Are you beach body ready?

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As I’m sure you’ve all heard or seen, Protein World released a new advertising poster last week. It featured a muscled, toned Amazon with long flowing locks staring brazenly at the viewer, with the words “Are you beach body ready?” capitalised next to her. There has been a fair bit of backlash from this, with an investigation by the Advertising Standard Agency to establish whether or not it breaks harm and offence rules.

My first thoughts on this were ones of anger. We don’t need another reminder of what society feels that women (and men) should look like. I, like many other girls my age, spent my high school years worrying over what I looked like. I had been taken in by the lie that my self-worth was tied in to my image. This belief has permeated every part of today’s society. Everywhere you look there are adverts for weight loss, muscle gain, how to get your post-baby body, and a hundred and ten other ways to achieve the body society thinks we should have.

After researching for this article, though, I have changed my opinion. It feels as if we are body-shaming the model, Renee Somerfield, for merely having a good set of genes and a healthy lifestyle. I think this is the issue we have to deal with here. Yes, Protein World advertisement is irresponsible and implies that only a certain body type should be seen on beaches. But we cannot start to skinny-shame a woman who happens to have the body type idealised by society.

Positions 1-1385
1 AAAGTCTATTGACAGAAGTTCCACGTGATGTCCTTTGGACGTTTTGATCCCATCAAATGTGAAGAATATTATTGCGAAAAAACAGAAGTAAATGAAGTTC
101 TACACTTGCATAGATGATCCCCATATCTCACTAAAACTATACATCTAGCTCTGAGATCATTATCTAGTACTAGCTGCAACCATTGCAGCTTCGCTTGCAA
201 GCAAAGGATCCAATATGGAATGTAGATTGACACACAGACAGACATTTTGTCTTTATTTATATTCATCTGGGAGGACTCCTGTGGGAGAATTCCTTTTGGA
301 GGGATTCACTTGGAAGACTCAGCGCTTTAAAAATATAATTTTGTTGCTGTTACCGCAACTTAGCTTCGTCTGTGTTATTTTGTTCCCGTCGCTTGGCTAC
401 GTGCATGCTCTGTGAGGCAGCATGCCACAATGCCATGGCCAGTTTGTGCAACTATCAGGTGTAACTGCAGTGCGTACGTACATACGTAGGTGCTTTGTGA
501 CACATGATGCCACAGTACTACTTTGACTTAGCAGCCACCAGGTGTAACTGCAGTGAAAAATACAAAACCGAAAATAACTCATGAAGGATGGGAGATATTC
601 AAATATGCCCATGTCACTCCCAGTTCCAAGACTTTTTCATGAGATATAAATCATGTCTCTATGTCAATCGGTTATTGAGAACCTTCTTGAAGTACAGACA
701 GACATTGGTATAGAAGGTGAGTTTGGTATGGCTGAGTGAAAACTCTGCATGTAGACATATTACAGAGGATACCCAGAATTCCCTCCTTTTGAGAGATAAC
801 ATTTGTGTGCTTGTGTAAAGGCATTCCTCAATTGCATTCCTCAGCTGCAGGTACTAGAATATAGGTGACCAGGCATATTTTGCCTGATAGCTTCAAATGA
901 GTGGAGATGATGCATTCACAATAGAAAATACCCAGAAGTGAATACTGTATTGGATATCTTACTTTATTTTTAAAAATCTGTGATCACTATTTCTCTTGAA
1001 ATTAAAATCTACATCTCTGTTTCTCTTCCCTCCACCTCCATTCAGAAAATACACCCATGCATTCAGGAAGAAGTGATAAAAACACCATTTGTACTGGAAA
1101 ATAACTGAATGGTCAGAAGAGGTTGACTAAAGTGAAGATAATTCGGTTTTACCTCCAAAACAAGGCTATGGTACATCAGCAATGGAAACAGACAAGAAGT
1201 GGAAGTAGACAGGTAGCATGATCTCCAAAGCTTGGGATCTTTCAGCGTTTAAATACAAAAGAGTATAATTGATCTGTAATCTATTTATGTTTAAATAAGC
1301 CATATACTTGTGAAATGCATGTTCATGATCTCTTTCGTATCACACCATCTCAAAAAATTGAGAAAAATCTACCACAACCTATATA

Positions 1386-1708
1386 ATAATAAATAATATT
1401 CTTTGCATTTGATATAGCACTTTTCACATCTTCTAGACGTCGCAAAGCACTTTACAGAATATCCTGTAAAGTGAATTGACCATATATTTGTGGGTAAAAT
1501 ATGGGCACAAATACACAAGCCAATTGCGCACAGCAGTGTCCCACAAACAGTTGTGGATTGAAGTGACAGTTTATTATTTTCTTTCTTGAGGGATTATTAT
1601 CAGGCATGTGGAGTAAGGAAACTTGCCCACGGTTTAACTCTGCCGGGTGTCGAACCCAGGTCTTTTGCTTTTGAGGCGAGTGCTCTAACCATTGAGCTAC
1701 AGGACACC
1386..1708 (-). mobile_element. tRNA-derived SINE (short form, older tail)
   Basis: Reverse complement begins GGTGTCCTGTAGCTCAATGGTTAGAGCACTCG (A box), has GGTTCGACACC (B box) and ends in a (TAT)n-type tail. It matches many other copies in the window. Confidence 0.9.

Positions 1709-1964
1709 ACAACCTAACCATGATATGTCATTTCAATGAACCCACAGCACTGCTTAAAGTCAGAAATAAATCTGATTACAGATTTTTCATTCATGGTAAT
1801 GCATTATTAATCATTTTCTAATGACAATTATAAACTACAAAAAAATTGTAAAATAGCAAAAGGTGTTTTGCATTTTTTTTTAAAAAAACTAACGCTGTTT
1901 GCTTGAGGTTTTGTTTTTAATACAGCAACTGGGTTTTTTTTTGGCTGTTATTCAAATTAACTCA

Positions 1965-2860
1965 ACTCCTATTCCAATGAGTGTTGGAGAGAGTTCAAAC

I think we all recognise that fat-shaming is wrong but it seems to have swung the opposite way. But why is skinny-shaming okay if fat-shaming is so wrong? There is nothing wrong with going to the gym and eating a certain diet so long as you are healthy, just as there is nothing wrong with not wanting to do these things. What the issue is, is attacking people for choosing one or the other, and making people feel ashamed of their body if they don’t conform to what we, as a society, deem is the “correct” way to look.

We seem to have an inability to accept that people will look different. There are health consequences for the overweight and the underweight but shaming them is unlikely to make them change. Most people in those situations are hyper-aware of their body and what they look like. Drawing attention to it and making snide, bullying remarks is not helpful. The body acceptance movements are a great start to this – with comments left on the posters such as “every body is a beach body”, but it is the comments such as “fuck off” that I take issue to. It’s as if no matter what women can’t have a body that is the right body. If it is too thin she’s a skinny bitch and slave to societal pressures in need of some curves, but if she’s too heavy then she’s unhealthy and needs some self-control. It’s a hard line to walk, the difference between having the “perfect” body (what even is that?) and being “too fat” or “too skinny”.

As Mary George, from the eating disorder charity B-eat, has said: “Why is it that – in a world where we are rightly mindful of colour creed and sexuality – it is still thought acceptable to criticise someone’s shape and size?” That is the crux of the argument. We know that it is wrong to remark badly upon someone’s race or sexuality but when it comes to their body it’s like a free-for-all. We need to stop commenting on women’s and men’s eating habits and bodies. End of story. Because at the end of the day, our body is merely the physiological vessel that carries us through life. There is more to each one of us then our bodies and what we look like. And it seems as if everyone has forgotten that in the midst of the health and fitness and skinny and perfect images we see every day. Imagine if no one was made to feel embarrassed or ashamed of their body. Maybe that’s what we need to be putting out there, not shaming people for not fitting the cookie cutter perfect body.

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